Rushad Abadan always knew what he wanted to do with his life. ‘I always fancied the idea of being a lawyer, even at school. I was one of those people who was very clear about their career path early on. Happily for me it worked out.’
Qualifying in India, his first job came with Mumbai-based Crawford Bayley & Co, which he describes as one of the pre-eminent Indian firms at the time. But Abadan’s ambitions lay elsewhere: ‘I wanted the experience of working in a large global firm and the Indian market wasn’t open to foreign firms. The only chance you got in India to work in a global professional services outfit was with a consultancy or one of the then Big Five accountancy firms.’
With options limited, he joined Arthur Andersen in 1999. For that year, Abadan undertook tax consulting for foreign multinationals as well as Indian clients.
But he knew he was devoted to the law and luckily Andersen was setting up an Indian law practice at the time. It partnered with local firm DSK Legal, now one of India’s top firms with 100 lawyers in Delhi, Mumbai and Pune.
He spent two years in DSK’s corporate team before a further stroke of luck facilitated his move to the UK. Scottish firm Dundas & Wilson (now part of CMS Cameron McKenna Nabarro Olswang) was part of Andersen’s global law network and it was through this mechanism that Abadan first found himself in the UK.
At RBS I crammed into nine years a lot of stuff that would have otherwise taken me a lot longer, or that I would never have had the opportunity to deal with.
He recalls a mixture of excitement and apprehension about his move but says: ‘I’m reasonably open to taking calculated risks. It seemed a great opportunity to work in one of the key legal jurisdictions in the world. I wanted to see if I could make a go of it.’
There was a significant contrast in legal culture between India and the UK. ‘There’s not so much of a disparity now, but in those days there was a reasonable difference in the level of professionalism and the use of technology. In India law firms tended to be family run and very traditional, whereas in the UK firms were very professionalised. It was a more structured environment.’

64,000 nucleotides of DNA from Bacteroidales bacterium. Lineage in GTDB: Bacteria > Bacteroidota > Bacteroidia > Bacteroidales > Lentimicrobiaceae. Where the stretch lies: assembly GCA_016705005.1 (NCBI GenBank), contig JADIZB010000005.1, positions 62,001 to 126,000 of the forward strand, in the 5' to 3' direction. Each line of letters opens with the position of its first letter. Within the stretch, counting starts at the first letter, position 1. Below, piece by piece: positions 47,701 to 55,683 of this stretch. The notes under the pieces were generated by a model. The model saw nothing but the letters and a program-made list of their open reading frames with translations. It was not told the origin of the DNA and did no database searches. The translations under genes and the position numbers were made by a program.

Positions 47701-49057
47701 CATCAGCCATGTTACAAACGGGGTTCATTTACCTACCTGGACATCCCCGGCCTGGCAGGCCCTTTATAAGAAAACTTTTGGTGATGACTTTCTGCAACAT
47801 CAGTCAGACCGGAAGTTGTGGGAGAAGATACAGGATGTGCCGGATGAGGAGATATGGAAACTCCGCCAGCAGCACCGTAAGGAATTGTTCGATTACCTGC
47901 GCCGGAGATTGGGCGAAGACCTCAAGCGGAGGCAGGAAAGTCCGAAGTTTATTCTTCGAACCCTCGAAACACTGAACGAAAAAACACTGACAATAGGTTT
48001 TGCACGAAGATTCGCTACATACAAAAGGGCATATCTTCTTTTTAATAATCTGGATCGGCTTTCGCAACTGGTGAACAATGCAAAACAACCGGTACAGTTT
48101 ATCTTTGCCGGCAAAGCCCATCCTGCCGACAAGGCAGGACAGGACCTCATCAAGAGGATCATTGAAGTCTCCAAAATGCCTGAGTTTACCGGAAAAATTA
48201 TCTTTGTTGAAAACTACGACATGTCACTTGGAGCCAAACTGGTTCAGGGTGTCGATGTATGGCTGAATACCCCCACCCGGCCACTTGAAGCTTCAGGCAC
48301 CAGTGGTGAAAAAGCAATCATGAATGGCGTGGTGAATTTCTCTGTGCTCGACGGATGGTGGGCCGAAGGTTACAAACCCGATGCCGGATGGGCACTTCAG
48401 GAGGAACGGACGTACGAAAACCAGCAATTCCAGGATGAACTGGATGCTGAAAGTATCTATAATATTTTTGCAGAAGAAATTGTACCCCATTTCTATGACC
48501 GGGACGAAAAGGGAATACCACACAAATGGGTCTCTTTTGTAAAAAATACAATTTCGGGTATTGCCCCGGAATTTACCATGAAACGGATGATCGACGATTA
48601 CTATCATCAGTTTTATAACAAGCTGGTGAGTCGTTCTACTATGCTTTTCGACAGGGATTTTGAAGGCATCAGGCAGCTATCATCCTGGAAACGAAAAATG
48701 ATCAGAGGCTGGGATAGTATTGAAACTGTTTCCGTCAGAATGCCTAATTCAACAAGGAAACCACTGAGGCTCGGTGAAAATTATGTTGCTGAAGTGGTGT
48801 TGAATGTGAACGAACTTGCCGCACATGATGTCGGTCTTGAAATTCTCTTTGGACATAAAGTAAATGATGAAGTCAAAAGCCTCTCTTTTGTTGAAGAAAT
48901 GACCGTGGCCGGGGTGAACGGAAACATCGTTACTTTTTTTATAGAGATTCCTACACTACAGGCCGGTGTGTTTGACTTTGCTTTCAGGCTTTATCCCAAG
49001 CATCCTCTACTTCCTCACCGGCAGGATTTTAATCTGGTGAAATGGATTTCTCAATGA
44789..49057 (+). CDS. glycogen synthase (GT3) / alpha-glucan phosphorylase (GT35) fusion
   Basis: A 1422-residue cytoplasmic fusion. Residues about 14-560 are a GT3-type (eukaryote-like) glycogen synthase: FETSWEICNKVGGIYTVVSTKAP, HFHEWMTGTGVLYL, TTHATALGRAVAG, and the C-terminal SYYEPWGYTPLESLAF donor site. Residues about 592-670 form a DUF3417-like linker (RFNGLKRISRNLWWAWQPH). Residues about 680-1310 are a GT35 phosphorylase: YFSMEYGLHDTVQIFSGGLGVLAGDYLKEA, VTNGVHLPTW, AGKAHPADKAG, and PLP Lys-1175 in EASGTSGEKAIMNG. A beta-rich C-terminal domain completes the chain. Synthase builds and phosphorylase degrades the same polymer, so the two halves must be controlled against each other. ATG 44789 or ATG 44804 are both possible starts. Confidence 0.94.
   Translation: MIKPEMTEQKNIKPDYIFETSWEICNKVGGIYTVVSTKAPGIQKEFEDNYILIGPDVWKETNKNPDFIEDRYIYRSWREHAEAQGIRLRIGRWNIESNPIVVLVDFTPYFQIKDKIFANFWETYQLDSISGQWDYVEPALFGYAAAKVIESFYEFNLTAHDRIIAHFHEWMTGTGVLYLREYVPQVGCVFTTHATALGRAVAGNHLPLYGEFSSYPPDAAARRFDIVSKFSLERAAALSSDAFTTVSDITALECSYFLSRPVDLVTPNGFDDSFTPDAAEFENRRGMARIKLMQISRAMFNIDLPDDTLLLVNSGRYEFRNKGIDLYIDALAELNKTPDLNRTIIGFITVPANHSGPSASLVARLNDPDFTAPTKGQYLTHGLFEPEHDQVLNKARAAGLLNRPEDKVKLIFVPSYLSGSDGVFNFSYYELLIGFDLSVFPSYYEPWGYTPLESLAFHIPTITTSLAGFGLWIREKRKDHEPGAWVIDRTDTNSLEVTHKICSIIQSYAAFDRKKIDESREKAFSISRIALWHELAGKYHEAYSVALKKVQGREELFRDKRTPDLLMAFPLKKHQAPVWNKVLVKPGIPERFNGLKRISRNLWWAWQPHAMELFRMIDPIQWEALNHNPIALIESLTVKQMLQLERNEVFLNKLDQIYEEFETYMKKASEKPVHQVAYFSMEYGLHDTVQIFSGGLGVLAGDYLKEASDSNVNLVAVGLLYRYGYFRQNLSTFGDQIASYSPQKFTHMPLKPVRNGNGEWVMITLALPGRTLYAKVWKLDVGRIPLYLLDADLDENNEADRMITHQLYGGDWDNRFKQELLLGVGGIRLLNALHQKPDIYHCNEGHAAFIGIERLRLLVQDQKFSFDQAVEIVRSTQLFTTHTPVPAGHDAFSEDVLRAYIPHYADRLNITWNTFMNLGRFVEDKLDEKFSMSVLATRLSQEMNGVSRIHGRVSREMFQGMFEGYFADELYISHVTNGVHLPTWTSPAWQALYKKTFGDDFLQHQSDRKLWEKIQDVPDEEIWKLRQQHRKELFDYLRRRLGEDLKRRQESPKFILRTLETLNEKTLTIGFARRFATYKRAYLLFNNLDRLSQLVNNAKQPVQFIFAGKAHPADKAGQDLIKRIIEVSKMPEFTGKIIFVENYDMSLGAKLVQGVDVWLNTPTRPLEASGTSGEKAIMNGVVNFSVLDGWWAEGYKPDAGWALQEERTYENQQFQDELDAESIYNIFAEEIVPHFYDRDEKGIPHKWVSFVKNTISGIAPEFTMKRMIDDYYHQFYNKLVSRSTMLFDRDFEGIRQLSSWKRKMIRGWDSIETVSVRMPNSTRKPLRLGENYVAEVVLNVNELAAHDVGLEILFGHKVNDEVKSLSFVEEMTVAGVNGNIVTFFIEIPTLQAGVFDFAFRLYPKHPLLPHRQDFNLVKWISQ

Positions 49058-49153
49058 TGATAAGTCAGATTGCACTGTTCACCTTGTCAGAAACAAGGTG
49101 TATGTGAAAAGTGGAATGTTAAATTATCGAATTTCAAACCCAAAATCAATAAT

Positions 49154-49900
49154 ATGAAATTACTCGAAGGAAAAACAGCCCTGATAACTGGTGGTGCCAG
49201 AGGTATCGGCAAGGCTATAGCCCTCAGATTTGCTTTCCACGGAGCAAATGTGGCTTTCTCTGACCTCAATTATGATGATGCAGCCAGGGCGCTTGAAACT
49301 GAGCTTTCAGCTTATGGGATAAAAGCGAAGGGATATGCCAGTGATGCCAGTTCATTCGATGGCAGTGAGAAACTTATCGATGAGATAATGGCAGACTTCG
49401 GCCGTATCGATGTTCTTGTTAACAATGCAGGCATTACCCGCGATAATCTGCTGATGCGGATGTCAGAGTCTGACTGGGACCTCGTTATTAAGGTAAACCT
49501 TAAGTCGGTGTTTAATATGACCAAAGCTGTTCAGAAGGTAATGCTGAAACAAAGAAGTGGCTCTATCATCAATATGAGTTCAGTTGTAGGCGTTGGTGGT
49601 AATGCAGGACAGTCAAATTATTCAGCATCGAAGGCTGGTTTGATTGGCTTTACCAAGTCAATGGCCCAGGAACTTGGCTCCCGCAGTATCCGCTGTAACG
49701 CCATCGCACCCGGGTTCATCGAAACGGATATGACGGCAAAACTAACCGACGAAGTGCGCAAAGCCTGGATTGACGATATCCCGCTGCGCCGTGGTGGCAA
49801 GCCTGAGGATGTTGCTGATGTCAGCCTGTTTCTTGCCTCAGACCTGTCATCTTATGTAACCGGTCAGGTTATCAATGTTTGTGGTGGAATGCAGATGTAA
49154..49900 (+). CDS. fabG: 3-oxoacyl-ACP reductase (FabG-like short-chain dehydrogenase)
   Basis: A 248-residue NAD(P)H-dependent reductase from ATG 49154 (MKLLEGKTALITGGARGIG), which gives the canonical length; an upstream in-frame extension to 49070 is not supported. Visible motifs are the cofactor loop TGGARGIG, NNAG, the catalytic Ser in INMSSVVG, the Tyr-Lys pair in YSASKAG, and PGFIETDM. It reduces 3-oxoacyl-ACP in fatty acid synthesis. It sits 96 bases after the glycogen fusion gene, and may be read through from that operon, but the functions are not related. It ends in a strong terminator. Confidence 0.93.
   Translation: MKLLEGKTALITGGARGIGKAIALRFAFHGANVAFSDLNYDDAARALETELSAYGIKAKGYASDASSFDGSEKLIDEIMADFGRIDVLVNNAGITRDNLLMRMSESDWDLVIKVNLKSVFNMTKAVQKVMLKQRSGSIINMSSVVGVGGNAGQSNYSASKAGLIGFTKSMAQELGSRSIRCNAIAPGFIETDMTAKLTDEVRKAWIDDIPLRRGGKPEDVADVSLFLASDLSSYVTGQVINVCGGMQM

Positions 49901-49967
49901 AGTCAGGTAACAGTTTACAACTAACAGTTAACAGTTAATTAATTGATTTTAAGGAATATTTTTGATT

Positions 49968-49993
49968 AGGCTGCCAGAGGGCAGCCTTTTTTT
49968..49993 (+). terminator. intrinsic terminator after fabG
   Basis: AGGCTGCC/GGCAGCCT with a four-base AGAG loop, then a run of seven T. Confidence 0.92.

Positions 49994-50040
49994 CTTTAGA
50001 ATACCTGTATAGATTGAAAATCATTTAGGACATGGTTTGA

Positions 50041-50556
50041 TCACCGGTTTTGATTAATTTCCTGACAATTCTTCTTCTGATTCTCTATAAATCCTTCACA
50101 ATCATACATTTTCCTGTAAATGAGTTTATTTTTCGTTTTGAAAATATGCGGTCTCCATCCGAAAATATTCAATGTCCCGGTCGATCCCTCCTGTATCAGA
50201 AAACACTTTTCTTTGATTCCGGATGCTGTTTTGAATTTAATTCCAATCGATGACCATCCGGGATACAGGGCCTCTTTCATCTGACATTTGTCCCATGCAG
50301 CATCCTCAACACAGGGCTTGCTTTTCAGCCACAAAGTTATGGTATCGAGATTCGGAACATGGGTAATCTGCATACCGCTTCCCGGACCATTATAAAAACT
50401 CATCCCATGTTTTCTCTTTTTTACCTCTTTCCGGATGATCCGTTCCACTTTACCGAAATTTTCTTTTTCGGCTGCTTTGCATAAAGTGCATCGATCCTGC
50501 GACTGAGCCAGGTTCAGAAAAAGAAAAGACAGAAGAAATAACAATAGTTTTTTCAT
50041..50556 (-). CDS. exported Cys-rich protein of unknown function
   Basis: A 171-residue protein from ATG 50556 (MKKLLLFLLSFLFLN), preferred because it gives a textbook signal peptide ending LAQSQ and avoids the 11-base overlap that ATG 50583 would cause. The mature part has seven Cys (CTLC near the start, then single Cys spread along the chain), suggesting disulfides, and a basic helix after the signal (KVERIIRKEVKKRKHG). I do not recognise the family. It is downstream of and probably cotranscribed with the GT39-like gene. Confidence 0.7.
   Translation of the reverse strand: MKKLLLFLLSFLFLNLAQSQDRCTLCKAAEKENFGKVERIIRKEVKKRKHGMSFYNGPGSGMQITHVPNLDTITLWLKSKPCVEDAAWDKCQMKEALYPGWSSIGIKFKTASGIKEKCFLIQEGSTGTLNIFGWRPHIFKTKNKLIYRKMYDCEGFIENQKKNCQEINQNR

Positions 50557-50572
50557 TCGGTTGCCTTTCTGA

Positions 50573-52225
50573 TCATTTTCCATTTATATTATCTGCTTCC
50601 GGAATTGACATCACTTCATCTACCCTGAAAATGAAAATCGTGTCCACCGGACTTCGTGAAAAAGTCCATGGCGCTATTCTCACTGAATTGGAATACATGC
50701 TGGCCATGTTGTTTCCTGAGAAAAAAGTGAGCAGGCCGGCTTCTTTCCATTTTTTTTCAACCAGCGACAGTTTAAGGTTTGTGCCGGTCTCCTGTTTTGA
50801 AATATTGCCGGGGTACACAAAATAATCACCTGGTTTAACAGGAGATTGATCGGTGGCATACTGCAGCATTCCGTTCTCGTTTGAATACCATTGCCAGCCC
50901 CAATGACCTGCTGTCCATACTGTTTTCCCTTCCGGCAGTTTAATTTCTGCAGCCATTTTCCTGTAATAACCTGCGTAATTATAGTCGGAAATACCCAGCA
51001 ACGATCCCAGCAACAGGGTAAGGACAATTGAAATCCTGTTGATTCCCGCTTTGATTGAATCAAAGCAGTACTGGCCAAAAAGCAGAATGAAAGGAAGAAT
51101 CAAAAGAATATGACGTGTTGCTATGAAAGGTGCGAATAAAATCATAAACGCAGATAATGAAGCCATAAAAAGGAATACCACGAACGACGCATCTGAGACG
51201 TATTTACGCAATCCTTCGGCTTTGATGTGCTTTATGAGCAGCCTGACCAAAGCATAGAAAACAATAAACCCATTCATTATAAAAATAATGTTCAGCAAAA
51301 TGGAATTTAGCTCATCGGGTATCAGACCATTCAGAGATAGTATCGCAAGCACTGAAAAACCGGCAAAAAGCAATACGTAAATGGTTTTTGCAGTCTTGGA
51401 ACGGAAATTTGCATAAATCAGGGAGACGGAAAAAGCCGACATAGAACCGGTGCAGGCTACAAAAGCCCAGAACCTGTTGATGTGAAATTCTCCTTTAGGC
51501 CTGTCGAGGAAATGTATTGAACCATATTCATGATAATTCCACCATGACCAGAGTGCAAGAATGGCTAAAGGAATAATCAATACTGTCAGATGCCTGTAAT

At Dundas, a lot of Abadan’s work saw him advise the large Scottish banks on various acquisitions, one of which saw the Bank of Scotland purchase London’s Savoy Hotel as part of a joint venture. Coincidentally, Dundas also worked on a large outsourcing for Standard Life as a client, but he plays down any links to his later decision to join the company: ‘There was a very large time lag between my decision and the work I did as a very junior lawyer.’
After spending four years at Dundas, Abadan reached a crossroads in his career. ‘I was approaching seniority as an associate and I thought my career was well placed at Dundas, so it was an option to stay there. But I was keen to see what was out there because it was a pivotal stage in my career.’
He was not short of alternatives. There were a couple of offers on the table from some ‘good London firms’, as well as the opportunity to go into another large bank in a business role. But Abadan opted to go in-house with The Royal Bank of Scotland (RBS) in 2006.
A key influence in his decision was his mentor and former Dundas managing partner Chris Campbell’s move to the bank as deputy general counsel the year before. ‘RBS was at its pinnacle in 2006, one of the five largest banks in the world by assets. It seemed to be going places: it was very internationalist in its outlook; there always seemed to be high-quality work to do.’
But RBS came under universal scrutiny at the height of the financial crisis in 2008, when the bank was bailed out by a UK government multibillion-pound rescue package. Abadan worked on that recapitalisation plan and recalls how tough the conditions were for the bank: ‘We were very closely scrutinised by the media and other public stakeholders. Everything you did needed to be assessed very carefully, which created a bunker mentality. Some people thrived in that situation, and grew as professionals and leaders, others found the pressure very difficult.’
Asked if he was a beneficiary of that bunker mentality, he says: ‘It brought out more good qualities than the other way round. It accelerated my development, technically and otherwise. I crammed into nine years a lot of stuff that would have otherwise taken me a lot longer, or indeed that I would never have had the opportunity to deal with.’